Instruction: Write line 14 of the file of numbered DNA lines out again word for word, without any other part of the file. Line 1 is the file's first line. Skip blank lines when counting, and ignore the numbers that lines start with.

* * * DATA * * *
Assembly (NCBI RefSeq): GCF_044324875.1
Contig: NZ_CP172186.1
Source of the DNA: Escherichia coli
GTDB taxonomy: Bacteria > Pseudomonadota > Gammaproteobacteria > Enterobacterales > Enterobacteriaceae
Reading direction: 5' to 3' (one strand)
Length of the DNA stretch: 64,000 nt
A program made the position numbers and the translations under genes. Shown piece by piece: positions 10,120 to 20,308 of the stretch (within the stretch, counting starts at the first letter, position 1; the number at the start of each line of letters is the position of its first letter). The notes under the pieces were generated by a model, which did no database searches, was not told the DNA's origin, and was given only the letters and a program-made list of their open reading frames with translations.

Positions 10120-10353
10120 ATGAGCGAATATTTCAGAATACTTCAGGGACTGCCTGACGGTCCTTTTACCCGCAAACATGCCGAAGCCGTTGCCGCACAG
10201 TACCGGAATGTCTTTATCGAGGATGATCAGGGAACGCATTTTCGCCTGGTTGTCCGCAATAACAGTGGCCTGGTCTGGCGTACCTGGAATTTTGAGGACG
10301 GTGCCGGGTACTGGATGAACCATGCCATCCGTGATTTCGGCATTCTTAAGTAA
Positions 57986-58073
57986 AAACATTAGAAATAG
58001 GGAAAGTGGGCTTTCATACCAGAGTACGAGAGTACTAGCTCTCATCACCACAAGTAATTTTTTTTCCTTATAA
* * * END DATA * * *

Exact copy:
58001 GGAAAGTGGGCTTTCATACCAGAGTACGAGAGTACTAGCTCTCATCACCACAAGTAATTTTTTTTCCTTATAA